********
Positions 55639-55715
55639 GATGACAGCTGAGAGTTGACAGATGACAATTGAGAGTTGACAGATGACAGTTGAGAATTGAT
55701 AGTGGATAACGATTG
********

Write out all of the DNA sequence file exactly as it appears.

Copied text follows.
Positions 55639-55715
55639 GATGACAGCTGAGAGTTGACAGATGACAATTGAGAGTTGACAGATGACAGTTGAGAATTGAT
55701 AGTGGATAACGATTG